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Personal Training

June 25, 2019

Who do you know who is friend enough to challenge you in your goal-setting and keeping? Who could you help out as well? Read on as Amanda Anderson offers some great advice on eating - or not eating - donuts!

  

Elisa

 

 

Personal Training

By Amanda Anderson

 

When a video pitch from a personal trainer popped up on my Instagram feed (you know they type - the kind that promises the answer to all your specific body-type issues), I decided to give it a try. My friend Gina agreed to join me in the online program, and we promised to hold each other accountable.

I immediately forgot about it.

 

The next day, Gina texted: "Did my first workout! Feeling good, did squats and might be feeling it soon. Lmk how I can support you in your workouts."

 

I wrote back: "I ate a donut."

 

Thankfully, Gina's response was not that of an in-your-face bootcamp trainer. It was more of the laugh-out-loud emoji variety. The next day, when I did get my workout in, I texted an update, knowing that my friend would be proud of me. Gina, however, had been up throughout the night with a sick child, so she got a pass on her workout that day.

 

This kind of grace-laced accountability might not get us six-pack abs, but in the past few weeks, we have both moved toward a sustainable active routine, motivated by the fact that someone is cheering us on.

 

I'm a big fan of this style of accountability, which brings depth and meaning to my friendships, purpose to my life, and ease to my struggle with self-control. Anytime I set a goal, I ask at least one of my closest friends to check in on me.

 

To some, accountability sounds judgmental, so many women forget it can be a great tool for growth. I've found that my girlfriends are actually very loving personal trainers, helping me stay on track in life without shaming or berating me.

 

Sometimes accountability does get a little more challenging, when the issues at hand aren't workouts or work goals, but ones of spiritual growth and our identity in Christ.

 

The book of Galatians is a great model for spiritual personal trainers. Though Paul's affection for the church of Galatia is clearly expressed throughout the letter, he also employs tough love. "You foolish Galatians! Who has bewitched you?" he writes halfway through (Galatians 3:1). The church in Galatia was listening to teachers whose message was causing them to abandon salvation by grace, through faith, and trying to earn God's favor through works, so Paul takes a tough tone.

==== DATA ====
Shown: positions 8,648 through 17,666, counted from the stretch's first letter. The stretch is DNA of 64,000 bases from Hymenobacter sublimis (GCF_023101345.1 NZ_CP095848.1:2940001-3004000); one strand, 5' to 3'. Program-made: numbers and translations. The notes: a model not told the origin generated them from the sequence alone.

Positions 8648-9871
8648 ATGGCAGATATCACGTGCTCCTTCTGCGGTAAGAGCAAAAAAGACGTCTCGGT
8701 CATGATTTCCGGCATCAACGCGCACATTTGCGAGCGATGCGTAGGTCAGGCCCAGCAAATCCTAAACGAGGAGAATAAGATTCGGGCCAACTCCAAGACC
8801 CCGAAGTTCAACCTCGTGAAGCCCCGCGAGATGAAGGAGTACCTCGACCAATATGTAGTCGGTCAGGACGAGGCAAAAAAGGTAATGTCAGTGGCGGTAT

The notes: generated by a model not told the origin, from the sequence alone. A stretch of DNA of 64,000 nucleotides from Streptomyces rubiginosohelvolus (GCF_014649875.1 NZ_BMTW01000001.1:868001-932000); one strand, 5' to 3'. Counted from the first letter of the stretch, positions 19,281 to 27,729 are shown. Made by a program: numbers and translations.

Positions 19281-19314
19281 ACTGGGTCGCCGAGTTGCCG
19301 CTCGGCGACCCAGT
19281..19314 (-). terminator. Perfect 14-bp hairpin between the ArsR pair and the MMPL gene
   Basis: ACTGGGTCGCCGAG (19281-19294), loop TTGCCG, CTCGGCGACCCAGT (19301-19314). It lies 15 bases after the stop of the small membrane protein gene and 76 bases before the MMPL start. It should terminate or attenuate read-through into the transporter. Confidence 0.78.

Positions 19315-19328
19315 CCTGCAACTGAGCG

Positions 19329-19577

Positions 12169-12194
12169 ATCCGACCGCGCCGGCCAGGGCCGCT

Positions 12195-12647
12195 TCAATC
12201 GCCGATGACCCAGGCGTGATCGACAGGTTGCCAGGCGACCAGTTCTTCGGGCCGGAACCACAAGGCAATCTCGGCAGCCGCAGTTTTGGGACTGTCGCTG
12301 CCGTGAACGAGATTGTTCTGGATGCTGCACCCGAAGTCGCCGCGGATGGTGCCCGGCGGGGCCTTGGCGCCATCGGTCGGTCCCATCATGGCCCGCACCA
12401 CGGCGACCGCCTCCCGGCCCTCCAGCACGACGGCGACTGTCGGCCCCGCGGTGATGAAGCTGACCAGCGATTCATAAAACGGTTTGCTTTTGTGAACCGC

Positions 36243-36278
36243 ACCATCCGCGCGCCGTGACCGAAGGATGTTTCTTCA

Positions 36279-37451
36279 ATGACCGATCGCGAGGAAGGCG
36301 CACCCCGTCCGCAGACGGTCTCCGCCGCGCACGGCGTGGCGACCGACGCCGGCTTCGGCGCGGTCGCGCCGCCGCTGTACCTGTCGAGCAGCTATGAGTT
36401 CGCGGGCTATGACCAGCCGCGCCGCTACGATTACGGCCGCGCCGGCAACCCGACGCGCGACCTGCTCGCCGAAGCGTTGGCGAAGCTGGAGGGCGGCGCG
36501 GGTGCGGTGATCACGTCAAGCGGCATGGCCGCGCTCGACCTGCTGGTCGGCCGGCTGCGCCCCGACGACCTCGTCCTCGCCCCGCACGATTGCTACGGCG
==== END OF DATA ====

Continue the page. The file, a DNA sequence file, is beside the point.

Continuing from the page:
Our own works-based substitutions for grace might be different than those in Galatia, but I am very often lured into a worldly, fear-based assessment of my value, keeping a punishing schedule and trying to please impossible-to-please people. Gina and others take a hard line with me, using words similar to that of Paul's in Galatians 4:9: "But now that you know God - or rather are known by God - how is it that you are turning back to those weak and miserable forces?" These reminders keep me from blowing up my family life or sinking into anxiety and depression, which I battled for years. They help me to walk in the freedom that is mine in Christ.

 

We all need this kind of "wake up and remember!" accountability, sisters. Can we be brave enough to ask for it and then offer it? When we get close to danger - an office or online flirtation when we are married, over-use of alcohol, or even a legalistic Bible study that is threatening our freedom - can we dare to pull each other back from the edge? To receive his grace and also walk in his righteous ways is the ultimate path to safety and completion this side of heaven.

 

If you don't have someone in your life who can act as a spiritual personal trainer, I recommend starting with the grace-laced donut-level accountability. These small exercises build the muscles we need for spiritual growth in friendship: trust, grace, insight, and the courage to stand for the truth.
 

 


Amanda Anderson is an author, speaker, blogger, freelance journalist, and Bible teacher. Her book, All My Friends Have Issues: Building Remarkable Relationships with Imperfect People (Like Me)releases in July and is available for preorder now. Connect with Amanda at www.heartintraining.com.

 

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